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Tuesday, June 20, 2017

So what's your story?

The word of the month for me here at Tantur Ecumenical Institute is NARRATIVE.   It's a fancy word that simply means story, spoken or written about events, real or imaginary that give meaning.  We all have a narrative, a story that helps define who we are.  And at times we have earth shattering events that change our narrative forever.  The addition of a child or an unexpected opportunity can all add to our narrative.   But we also carry with us a narrative from our family of origin and cultural narratives as well.   What's tricky about narratives is that they have a powerful way of helping us make sense of the world but they can also close us off from others and help keep us isolated from truths or situations we don't want to hear.
Beautiful memorial to give a face to the victims of
the Holocaust.

For instance we spent the day today at the World Holocaust museum here in Jerusalem.  It is a powerful place that tells the story of not only the Holocaust but the history of anti-Semitism and persecution that is a part of the Jewish experience.   It is at times an ugly story that makes you confront the reality of millions of people--mostly Jews--being sent to their deaths and that the world and governments knowing about this, did very little to intervene.  

At any rate we had a guide given to us from the museum and had about a 3 hour guided tour.  At the end one of the women in our grouped asked the guide if there is any concern that a people who had gone through so much horror, including the loss of land are treating others in ways that are oppressive.   She was talking about the Palestinians.   The guide was uncomfortable and said, no we don't treat anyone in those kind of ways.   The women pressed a bit, "Well what about the fact that water is often cut off in the refugee camps for weeks at a time?"  The guide very irritated said, "That is a lie!  A libel statement!  We do not do things like that.  And we don't blow up people at pizza parlors or do suicide bombings."  He then turned off his microphone and that was the end of the tour!  (It was over anyways).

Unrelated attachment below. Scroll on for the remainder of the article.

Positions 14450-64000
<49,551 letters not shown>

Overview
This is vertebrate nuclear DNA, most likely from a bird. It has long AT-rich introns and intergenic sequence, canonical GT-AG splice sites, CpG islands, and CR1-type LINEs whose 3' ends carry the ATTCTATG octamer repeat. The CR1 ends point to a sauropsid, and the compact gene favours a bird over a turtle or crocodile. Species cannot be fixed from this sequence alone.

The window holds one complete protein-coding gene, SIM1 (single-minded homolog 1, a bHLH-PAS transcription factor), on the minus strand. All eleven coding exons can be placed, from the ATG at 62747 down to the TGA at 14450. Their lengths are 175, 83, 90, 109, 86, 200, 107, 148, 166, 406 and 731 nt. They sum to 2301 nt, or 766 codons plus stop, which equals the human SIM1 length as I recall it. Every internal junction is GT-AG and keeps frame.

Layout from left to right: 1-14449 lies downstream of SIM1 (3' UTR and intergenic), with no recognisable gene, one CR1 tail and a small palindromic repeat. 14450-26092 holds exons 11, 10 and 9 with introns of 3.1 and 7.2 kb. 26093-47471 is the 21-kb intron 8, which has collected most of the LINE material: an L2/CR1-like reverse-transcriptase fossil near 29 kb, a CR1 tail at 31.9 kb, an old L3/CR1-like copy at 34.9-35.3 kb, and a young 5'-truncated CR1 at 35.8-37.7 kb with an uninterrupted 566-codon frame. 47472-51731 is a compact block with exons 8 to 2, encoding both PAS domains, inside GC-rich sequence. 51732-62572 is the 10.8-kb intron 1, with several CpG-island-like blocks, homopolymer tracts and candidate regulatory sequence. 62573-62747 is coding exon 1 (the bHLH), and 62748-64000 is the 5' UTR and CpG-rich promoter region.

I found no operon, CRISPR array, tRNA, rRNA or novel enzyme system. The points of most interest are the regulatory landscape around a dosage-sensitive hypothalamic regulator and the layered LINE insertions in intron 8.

What is the story or narrative 
that defines us?

His narrative had no room for the fact that there are issues such as taking of land and displacement of peoples that are very similar,  He had to dismiss as a lie what we have come to know as a truth.  A lie because it did not fit his narrative.  We are not oppressors....we have been the oppressed.

Now I'm not in anyway comparing the current situation with the Holocaust or in anyway suggesting that the suffering of the Holocaust is comparable to modern problems....but it was interesting that he was unable, unwilling, and unprepared to have his narrative questioned.  I think it ran to deep, it had taken on almost God like status and was not to be challenged.

What about us?  What is the narrative that we hang on to in regards to defining who we are?   Is that narrative always truthful?  Is it willing to be challenged?   Do we feel threatened if others seem to suggest a different political, religious, or cultural narrative other than our own?   It was hard today for me to have my narrative challenged by the story of Jewish persecution and anti-Semitism that seems to be in the very DNA of the western world.  The mirror is not always an easy place to stand; but it's honest, and as Jesus said, "the truth will set us free."  Amen

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